The first multitumor “exceptional responder” program in Australia is under way, adding to the growing effort around the world to understand and learn from these patients so drug developers can better tailor treatments. Currently, the United States, Canada, the United Kingdom, and France all have at least 1 similar type of program. Now, Australia has 2 programs, the other being the Australian Ovarian Cancer Study, which, as the name implies, solely focuses on patients with ovarian cancer.
The multitumor Australian program is being carried out by the Garvan Institute of Medical Research and The Kinghorn Cancer Centre in Darlinghurst, and the program progress to date was recently reported at the European Society for Medical Oncology (ESMO) Congress 2019.1
So far, the trial has recruited 76 patients who have had exceptional responses to therapy across several tumor types. The most common disease types for which patients had exceptional responses have been in malignant pleural mesothelioma (14 patients), colorectal cancer (10 patients), non-small cell lung cancer (10 patients), and glioblastoma multiforme (8 patients). The goal is to fully analyze up to 200 patients.
During an interview with Cancer Therapy Advisor, lead author Megan Barnet, PhD, of The Kinghorn Cancer Centre, noted that the patients are spread across “a lot” of different clinical contexts and she and her colleagues are now trying to grow numbers in specific clinical contexts — that is, for patients with a specific type of cancer with a specific histology that has responded to a specific treatment.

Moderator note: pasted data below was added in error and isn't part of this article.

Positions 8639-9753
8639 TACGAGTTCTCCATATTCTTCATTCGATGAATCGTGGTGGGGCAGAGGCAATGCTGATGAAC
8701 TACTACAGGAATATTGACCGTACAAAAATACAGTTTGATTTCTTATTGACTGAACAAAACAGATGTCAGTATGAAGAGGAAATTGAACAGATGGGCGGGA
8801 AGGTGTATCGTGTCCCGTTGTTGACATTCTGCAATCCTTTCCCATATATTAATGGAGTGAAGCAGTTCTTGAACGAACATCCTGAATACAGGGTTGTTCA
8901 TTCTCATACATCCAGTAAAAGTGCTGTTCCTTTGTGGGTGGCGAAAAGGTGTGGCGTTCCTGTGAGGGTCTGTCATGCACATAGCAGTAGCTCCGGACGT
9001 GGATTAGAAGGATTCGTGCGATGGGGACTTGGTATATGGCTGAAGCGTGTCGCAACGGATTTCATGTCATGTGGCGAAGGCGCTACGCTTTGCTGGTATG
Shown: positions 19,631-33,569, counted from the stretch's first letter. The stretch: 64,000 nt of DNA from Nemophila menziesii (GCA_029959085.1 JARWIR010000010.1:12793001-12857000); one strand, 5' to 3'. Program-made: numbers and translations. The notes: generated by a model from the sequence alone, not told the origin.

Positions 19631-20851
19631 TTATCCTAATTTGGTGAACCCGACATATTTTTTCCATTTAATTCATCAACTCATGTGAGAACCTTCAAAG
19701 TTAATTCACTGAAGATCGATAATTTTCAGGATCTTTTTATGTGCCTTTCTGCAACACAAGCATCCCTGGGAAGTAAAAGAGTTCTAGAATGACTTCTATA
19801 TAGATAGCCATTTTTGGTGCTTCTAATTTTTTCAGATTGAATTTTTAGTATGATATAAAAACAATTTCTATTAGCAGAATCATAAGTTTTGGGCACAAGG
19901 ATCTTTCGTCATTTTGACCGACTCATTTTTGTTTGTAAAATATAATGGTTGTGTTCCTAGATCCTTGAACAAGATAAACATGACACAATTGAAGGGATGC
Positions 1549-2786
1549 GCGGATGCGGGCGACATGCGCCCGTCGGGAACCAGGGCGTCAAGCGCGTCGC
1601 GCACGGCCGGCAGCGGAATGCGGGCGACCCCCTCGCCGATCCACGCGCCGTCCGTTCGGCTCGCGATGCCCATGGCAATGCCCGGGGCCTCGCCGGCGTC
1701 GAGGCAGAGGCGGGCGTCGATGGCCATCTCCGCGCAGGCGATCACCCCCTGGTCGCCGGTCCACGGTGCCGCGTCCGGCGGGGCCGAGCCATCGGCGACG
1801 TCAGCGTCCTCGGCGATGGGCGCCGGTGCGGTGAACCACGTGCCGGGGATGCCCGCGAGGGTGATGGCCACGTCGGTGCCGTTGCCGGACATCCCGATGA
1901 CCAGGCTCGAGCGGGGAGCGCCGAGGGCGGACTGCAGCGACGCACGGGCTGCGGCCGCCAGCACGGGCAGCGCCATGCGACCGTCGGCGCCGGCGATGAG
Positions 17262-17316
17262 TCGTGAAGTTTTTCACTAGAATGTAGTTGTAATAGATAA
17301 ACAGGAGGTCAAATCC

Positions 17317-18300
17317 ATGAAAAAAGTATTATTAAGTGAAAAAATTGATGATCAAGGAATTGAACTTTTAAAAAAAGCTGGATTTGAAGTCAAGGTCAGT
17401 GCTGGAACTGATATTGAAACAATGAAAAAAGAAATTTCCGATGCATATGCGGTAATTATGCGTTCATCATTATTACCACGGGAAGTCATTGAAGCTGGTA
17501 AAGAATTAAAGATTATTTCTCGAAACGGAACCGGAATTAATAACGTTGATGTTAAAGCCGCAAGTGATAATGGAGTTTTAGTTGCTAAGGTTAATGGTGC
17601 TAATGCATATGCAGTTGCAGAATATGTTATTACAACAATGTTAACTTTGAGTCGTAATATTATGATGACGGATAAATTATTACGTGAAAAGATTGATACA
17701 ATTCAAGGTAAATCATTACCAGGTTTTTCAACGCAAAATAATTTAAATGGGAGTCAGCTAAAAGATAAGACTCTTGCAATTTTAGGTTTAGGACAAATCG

For example, for the enrolled patients who have pancreatic adenocarcinoma (6 individuals), some have indolent disease, some have responded to immunotherapy, and some have responded to chemotherapy and have gone on to live at least 5 years. “They’re all really interesting, but they’re all smaller subgroups that we all need to grow individually in order to get any power there,” Dr Barnet said.
Because treatments have been largely unsuccessful in this particular disease subgroup, pancreatic adenocarcinoma particularly stands to benefit from a program such as this.
“We can learn a lot from these types of analyses,” said Vinod Balachandran, MD, a member of the David M. Rubenstein Center for Pancreatic Cancer Research at Memorial Sloan Kettering Cancer Center in New York City, during an interview with Cancer Therapy Advisor.
In the past, Dr Balachandran explained, studies like this were hard to do for various logistical reasons, but now researchers have the technology, infrastructure, and ability to identify these patients and collect their tumor samples. “It gives us a really unprecedented look into what could be some of the reasons why these patients are so different.”